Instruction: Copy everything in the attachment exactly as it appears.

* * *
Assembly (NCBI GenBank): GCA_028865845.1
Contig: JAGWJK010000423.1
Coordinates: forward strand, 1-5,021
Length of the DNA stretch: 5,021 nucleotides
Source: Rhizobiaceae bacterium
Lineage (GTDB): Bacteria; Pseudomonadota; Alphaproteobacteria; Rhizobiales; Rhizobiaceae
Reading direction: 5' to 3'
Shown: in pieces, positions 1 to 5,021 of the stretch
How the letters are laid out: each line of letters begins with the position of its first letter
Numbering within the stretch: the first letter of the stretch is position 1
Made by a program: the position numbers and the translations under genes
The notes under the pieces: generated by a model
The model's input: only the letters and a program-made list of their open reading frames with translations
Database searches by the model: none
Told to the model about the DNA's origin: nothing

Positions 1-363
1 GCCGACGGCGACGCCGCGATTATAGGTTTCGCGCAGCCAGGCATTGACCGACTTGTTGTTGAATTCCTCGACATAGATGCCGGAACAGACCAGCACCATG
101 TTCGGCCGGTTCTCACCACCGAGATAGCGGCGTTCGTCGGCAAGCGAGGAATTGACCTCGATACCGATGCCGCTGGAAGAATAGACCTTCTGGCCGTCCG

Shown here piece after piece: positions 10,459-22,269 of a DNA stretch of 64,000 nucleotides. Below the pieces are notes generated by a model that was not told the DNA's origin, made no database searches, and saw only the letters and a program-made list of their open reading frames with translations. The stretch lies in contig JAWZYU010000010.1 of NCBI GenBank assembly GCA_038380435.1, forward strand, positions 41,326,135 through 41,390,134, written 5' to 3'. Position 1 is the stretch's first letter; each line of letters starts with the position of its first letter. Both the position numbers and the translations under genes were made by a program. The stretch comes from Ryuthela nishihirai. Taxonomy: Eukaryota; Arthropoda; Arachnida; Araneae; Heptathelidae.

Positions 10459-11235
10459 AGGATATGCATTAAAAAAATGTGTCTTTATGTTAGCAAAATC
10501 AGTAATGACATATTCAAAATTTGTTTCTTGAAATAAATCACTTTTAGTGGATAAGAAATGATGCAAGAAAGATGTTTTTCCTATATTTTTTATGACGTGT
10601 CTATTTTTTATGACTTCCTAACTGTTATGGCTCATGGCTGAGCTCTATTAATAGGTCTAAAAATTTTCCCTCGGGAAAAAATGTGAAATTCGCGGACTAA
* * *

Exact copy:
Assembly (NCBI GenBank): GCA_028865845.1
Contig: JAGWJK010000423.1
Coordinates: forward strand, 1-5,021
Length of the DNA stretch: 5,021 nucleotides
Source: Rhizobiaceae bacterium
Lineage (GTDB): Bacteria; Pseudomonadota; Alphaproteobacteria; Rhizobiales; Rhizobiaceae
Reading direction: 5' to 3'
Shown: in pieces, positions 1 to 5,021 of the stretch
How the letters are laid out: each line of letters begins with the position of its first letter
Numbering within the stretch: the first letter of the stretch is position 1
Made by a program: the position numbers and the translations under genes
The notes under the pieces: generated by a model
The model's input: only the letters and a program-made list of their open reading frames with translations
Database searches by the model: none
Told to the model about the DNA's origin: nothing

Positions 1-363
1 GCCGACGGCGACGCCGCGATTATAGGTTTCGCGCAGCCAGGCATTGACCGACTTGTTGTTGAATTCCTCGACATAGATGCCGGAACAGACCAGCACCATG
101 TTCGGCCGGTTCTCACCACCGAGATAGCGGCGTTCGTCGGCAAGCGAGGAATTGACCTCGATACCGATGCCGCTGGAAGAATAGACCTTCTGGCCGTCCG

Shown here piece after piece: positions 10,459-22,269 of a DNA stretch of 64,000 nucleotides. Below the pieces are notes generated by a model that was not told the DNA's origin, made no database searches, and saw only the letters and a program-made list of their open reading frames with translations. The stretch lies in contig JAWZYU010000010.1 of NCBI GenBank assembly GCA_038380435.1, forward strand, positions 41,326,135 through 41,390,134, written 5' to 3'. Position 1 is the stretch's first letter; each line of letters starts with the position of its first letter. Both the position numbers and the translations under genes were made by a program. The stretch comes from Ryuthela nishihirai. Taxonomy: Eukaryota; Arthropoda; Arachnida; Araneae; Heptathelidae.

Positions 10459-11235
10459 AGGATATGCATTAAAAAAATGTGTCTTTATGTTAGCAAAATC
10501 AGTAATGACATATTCAAAATTTGTTTCTTGAAATAAATCACTTTTAGTGGATAAGAAATGATGCAAGAAAGATGTTTTTCCTATATTTTTTATGACGTGT
10601 CTATTTTTTATGACTTCCTAACTGTTATGGCTCATGGCTGAGCTCTATTAATAGGTCTAAAAATTTTCCCTCGGGAAAAAATGTGAAATTCGCGGACTAA